COMPLACENCY IS NOT AN OPTION
Erika Yarrow talks to Mike Woolgar of
Fifty-three year old Mike Woolgar is managing director of the
environmental and water division at Atkins where he oversees
approximately 250 scientists and engineers working on the
management of water, drainage and associated regulations.
Mike studied civil engineering at the University of Bristol,
graduating in 1980. He joined Atkins' water department in the
same year and after six months went to work on the Algerian water
Established in 1938, Atkins is an engineering and design
consultancy with over 300 offices across the globe. Named
2010 Consultancy of the Year in the CIBSE Low Carbon Awards, Atkins
has approximately 17,700 employees and revenue of £1.56billion.
But Mike's working life hasn't been spent solely with
Atkins. He spent four years as a project engineer working on
reservoir storage and management for Brown & Root, during which
time he worked on Libya's Great Man-Made River. Considered to
be the world's largest irrigation project, the Great Man-made River
consists of a network that supplies water from the Nubian sandstone
aquifer in the Sahara Desert to the cities of Tripoli, Benghaze and
Sirte via 2,820 kilometres of pipe and aqueducts and 1,300
Returning to Atkins in July 1992 as a senior engineer in the
water department, Mike began working on water resources planning
and water transfer projects in the UK and overseas. His role
has led him to see at firsthand the issues of water scarcity and he
has established a desire to educate a resource greedy public of the
valuable commodity that fresh water is. Mike says: 'If I had
to write my own obituary, I would like to think that I had helped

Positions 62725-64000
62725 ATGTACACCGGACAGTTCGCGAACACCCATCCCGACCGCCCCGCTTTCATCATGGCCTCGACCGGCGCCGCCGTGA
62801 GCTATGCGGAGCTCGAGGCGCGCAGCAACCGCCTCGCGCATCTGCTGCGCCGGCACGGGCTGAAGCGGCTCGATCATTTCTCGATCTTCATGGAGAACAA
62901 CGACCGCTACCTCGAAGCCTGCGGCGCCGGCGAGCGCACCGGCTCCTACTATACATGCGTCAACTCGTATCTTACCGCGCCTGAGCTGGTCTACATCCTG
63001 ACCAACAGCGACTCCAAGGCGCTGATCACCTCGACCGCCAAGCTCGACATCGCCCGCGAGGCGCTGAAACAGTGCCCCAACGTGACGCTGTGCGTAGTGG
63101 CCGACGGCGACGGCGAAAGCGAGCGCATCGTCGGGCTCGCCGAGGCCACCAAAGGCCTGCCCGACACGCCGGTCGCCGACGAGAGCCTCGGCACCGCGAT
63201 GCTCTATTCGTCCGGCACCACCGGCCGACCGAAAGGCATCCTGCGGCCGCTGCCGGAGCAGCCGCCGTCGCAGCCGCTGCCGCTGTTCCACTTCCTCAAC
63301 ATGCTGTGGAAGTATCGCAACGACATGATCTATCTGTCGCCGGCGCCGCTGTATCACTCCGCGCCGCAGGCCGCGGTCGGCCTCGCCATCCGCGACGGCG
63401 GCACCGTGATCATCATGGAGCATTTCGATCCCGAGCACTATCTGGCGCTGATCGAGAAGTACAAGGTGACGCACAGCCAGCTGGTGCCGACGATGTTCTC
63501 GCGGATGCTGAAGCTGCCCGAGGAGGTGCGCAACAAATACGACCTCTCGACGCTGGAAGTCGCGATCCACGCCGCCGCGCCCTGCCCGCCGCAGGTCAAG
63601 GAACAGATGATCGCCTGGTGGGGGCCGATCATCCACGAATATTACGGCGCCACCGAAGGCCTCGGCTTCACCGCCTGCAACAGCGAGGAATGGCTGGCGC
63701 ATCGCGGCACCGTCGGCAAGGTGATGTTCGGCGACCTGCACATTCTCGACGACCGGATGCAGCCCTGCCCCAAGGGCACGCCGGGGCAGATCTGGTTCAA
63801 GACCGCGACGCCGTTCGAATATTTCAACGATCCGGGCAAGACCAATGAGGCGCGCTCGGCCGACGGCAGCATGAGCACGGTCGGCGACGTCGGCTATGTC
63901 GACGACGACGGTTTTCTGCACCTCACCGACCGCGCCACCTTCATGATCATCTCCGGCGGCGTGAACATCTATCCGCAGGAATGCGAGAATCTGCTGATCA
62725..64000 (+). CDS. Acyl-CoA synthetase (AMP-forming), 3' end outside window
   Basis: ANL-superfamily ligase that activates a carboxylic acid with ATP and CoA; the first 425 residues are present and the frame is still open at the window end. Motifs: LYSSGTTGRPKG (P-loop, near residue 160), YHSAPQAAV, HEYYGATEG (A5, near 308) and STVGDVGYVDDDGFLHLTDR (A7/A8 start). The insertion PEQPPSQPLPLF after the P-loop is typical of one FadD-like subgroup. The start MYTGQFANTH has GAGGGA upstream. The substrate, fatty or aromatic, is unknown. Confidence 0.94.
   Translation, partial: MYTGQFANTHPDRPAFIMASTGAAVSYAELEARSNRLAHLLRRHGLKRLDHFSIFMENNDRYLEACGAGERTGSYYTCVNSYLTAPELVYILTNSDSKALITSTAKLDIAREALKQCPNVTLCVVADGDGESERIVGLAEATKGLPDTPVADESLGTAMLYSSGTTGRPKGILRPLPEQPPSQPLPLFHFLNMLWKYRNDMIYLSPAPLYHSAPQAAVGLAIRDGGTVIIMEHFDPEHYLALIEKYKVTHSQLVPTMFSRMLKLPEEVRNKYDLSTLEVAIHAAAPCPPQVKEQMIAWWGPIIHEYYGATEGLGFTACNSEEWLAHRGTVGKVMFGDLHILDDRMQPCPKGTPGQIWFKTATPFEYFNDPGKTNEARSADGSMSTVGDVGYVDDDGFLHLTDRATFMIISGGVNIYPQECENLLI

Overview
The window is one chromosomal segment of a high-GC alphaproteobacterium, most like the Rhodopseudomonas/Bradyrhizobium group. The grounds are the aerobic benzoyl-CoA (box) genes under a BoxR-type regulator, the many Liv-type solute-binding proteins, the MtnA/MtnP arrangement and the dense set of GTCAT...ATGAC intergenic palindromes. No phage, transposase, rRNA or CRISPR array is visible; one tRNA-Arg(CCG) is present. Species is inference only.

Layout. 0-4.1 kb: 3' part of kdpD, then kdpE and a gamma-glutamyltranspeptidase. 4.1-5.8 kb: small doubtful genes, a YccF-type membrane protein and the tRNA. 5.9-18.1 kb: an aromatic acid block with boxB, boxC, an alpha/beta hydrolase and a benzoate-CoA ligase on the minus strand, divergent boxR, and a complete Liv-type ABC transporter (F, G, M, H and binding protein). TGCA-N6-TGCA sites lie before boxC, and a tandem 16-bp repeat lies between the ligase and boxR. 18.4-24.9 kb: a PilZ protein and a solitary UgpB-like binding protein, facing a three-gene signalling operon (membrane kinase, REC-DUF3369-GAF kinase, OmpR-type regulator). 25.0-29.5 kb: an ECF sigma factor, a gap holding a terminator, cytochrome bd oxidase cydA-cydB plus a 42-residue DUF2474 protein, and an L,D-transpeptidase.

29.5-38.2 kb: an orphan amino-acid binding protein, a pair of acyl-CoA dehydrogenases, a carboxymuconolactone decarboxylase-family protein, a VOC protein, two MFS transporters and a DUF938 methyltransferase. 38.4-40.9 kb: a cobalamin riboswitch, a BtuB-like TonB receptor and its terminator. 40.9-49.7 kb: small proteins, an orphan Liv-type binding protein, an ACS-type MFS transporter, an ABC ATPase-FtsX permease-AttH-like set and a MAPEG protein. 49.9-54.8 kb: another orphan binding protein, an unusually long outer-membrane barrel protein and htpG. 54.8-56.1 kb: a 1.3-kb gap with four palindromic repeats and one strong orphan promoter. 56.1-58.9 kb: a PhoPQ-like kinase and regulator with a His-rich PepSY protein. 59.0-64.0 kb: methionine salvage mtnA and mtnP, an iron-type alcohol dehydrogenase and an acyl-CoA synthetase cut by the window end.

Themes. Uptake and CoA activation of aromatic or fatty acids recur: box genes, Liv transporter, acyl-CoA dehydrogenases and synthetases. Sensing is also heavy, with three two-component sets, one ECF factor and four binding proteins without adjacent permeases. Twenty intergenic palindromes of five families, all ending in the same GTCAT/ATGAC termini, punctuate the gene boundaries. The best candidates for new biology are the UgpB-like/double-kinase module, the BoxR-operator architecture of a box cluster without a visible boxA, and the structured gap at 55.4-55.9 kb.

to change people's relationship with water from uninformed
consumption to informed management.'
When asked about his favourite project to date Mike recalls a
period working on the Evinos Dam in Greece in 1994-2001, creating a
tunnel from the dam to transport water to Athens. Mike says:
'When we began working on the project things were in complete
disarray. But we sorted the problems out. I had to
manage people working on site and also travel to Russia to visit
manufacturers, as well as preparing all of the safety systems.'
Working with DFID on hygiene and disease prevention in rural
communities overseas, has given Mike a keen understanding of the
importance of water. When asked of his ambitions for the
future he says: 'I would like to try to influence better water
management here and overseas. We have had a terrible
blindness to water management in the past. I want to support
moves that respect water as a valued part of the environment.
It is wrong that we only feel we need to make changes to our
management of water when we have had a bad hit. I feel we are
very complacent about water.'
Mike's advice to those coming into the profession is to work
with others and he feels his membership of CIWEM has helped him in
this respect. He says: 'We are now working at the edge of
difficulties, facing issues of climate change, population growth,
food and water security. CIWEM encourages experts from many
disciplines to work together. We will only be able to manage
the challenges ahead if we respect the disciplines of others.
Listening to others is hugely important. CIWEM brings
together many kinds of ologists and that is what is required if we
want to help solve the problems of the world.'